#atozchallenge, I is for Island…

Iolana gazed at endless ocean in the distance as she waited for her bus.  She had studied long and hard to earn scholarships and soon she’d be going to college on the mainland.  The island was beautiful, but life was difficult for locals.  Her parents worked constantly, two jobs each, to keep their home in a rundown neighborhood that looked nothing like the tropical resorts that tourists loved.

She would return one day with her medical degree and open a free clinic.  If medical care was closer and more affordable, she thought sadly, perhaps her grandfather would still be alive.

My theme this year is 100 word fiction (so, no, don’t count this line!)

 

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24 responses

  1. How many careers are launched due to family tragedy? This is a great real world flash.

    Liked by 1 person

    1. Thanks, Joe. The contrast between the resorts and where locals live always bothers me.

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      1. I have been to Belize three times on mission trips, hopefully four if I get to go this year and when I tell people that they smile and nod as if I go to the resort areas to assist tourists. You are so correct, there is such a stark separation of worlds that it makes you wonder how they can lay in side by side.

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      2. When we’ve been in Hawaii, parts of the islands where the locals live are nothing like the resort areas.

        Liked by 2 people

  2. A true representation of life on some of the remote islands. Leaving for the mainland is the only way to achieve many things.

    Liked by 1 person

    1. Thanks, yes, it feels that way to me…

      Liked by 1 person

  3. Very sweet and sad too. The islands with all their beauty and the poverty stricken population barely benefits from the economy brought in by the resorts. It’s grossly unfair. 😦

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  4. True also for islands a lot closer to home. A hard life, with everyone having several jobs to do, long hours, no sick pay, maternity leave, etc. Lovely tale!

    Liked by 1 person

    1. Parts of Hawaii look like a third world country when you get away from the resort’s!

      Liked by 1 person

  5. Wow. A beautiful piece of flash fiction centred around a sad reality. We need more people like Iolana!

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    1. Thanks much, Shweta! I think so, too.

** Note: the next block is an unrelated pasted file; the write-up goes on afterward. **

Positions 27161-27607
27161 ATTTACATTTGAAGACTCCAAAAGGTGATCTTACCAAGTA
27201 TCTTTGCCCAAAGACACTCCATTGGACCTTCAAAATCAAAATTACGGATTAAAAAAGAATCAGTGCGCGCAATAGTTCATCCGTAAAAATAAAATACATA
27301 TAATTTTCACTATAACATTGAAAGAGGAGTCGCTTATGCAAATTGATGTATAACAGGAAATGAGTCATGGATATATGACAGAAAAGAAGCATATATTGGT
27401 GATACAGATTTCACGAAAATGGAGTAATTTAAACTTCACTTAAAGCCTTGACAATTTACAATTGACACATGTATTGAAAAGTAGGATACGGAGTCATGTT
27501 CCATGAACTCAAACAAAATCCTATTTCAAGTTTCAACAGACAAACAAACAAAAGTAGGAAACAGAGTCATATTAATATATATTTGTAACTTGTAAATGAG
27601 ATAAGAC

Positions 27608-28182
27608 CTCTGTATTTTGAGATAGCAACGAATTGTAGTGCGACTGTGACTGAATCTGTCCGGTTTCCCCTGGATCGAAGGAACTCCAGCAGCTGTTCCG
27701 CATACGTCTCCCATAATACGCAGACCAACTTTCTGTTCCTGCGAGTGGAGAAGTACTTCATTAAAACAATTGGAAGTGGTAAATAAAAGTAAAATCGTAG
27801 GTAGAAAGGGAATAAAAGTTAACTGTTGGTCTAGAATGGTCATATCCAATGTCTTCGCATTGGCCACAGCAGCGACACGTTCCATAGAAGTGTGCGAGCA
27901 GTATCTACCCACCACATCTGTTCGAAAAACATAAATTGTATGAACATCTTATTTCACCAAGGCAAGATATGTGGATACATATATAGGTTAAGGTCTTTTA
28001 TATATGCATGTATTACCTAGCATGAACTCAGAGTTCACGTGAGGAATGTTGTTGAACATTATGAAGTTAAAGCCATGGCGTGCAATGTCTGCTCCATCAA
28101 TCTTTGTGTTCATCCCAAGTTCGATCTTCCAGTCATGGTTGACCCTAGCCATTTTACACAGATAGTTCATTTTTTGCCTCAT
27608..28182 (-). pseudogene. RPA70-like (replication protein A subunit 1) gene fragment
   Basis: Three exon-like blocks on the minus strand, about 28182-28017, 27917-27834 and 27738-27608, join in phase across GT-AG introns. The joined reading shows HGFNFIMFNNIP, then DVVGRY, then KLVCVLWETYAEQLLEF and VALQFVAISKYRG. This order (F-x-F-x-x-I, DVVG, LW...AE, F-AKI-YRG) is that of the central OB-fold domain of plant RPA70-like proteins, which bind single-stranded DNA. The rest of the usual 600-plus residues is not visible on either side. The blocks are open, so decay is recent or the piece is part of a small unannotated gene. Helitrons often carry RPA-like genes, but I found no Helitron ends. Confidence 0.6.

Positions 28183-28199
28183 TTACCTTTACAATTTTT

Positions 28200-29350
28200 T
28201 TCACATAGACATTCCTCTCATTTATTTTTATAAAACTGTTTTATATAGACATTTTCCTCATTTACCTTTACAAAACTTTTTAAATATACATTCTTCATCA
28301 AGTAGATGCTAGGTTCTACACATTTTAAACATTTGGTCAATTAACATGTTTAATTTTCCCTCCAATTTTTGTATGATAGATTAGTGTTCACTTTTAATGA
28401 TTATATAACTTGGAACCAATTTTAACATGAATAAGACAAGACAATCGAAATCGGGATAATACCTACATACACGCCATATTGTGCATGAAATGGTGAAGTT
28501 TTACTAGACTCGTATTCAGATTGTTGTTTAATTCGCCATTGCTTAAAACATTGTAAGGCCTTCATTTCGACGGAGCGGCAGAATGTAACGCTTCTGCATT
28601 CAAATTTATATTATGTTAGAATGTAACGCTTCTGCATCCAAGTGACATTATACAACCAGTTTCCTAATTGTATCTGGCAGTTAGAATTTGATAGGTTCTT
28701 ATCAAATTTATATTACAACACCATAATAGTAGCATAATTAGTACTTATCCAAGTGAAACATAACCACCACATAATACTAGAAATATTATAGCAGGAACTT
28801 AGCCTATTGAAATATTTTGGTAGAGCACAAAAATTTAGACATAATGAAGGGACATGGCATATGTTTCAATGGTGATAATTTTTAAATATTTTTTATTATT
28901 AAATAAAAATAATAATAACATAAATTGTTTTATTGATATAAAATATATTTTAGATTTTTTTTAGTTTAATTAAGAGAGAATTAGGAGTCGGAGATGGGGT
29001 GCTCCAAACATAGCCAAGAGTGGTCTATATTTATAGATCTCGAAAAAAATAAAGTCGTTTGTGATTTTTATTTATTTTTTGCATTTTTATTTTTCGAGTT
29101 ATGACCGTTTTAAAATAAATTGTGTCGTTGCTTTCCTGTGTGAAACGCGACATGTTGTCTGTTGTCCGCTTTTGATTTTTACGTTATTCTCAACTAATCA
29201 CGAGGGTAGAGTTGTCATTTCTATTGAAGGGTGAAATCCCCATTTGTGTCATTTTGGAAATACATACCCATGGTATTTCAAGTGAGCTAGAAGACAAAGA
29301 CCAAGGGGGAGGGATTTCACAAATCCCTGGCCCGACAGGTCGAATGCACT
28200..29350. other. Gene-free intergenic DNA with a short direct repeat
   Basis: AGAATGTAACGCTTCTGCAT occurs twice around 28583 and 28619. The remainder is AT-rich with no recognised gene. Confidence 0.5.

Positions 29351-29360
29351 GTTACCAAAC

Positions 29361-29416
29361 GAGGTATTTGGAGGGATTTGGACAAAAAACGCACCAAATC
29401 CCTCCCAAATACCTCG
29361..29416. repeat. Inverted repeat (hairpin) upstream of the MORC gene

Liked by 1 person

      1. Do keep writing. 😊

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  6. When this month is over, you’re going to have so many little stories that you can expand! I’m jealous! I’ve been stuck for new fiction ideas for a long time. I don’t know that I’ll be writing fiction ever again!

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    1. I’m hoping this is a good exercise and I can expand some! If you find any inspiration in it, the 100 word stories are quick and easy

      Liked by 1 person

      1. I just have no ideas. If one starts to come to me… it stops too quickly… like, it’s not enough to go on. I don’t know… It really feels like I’m done… Certainly never going to publish anything so I kind of feel like there’s no point anyway.

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      2. I can’t help writing, I guess. I have so many ideas that go nowhere, but this is at least forcing me to write them down. I do need to work ahead a little!

        Liked by 1 person

  7. There is a pang of sadness inside this tight story, but you could also have given it the H for Hope. She’s determined, and if I’m looking correctly beyond the end of the story, she does come back years later with her medical degree. Too late to save her grandfather … but not her father!

    Liked by 2 people

    1. Thank you so much for your feedback! I’m enjoying these little vignettes and hoping to expand some down the road.

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  8. Amazing! You’re inspiring me to do #ff next April!

    Liked by 1 person

    1. Thanks, I think it will be a good source for future stories, too 😉

      Liked by 1 person

  9. Beautiful text! 🌺

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  10. Nicely told. Loss is always painful, but it’s amazing how often grief combines with love and compassion to become a force for good.

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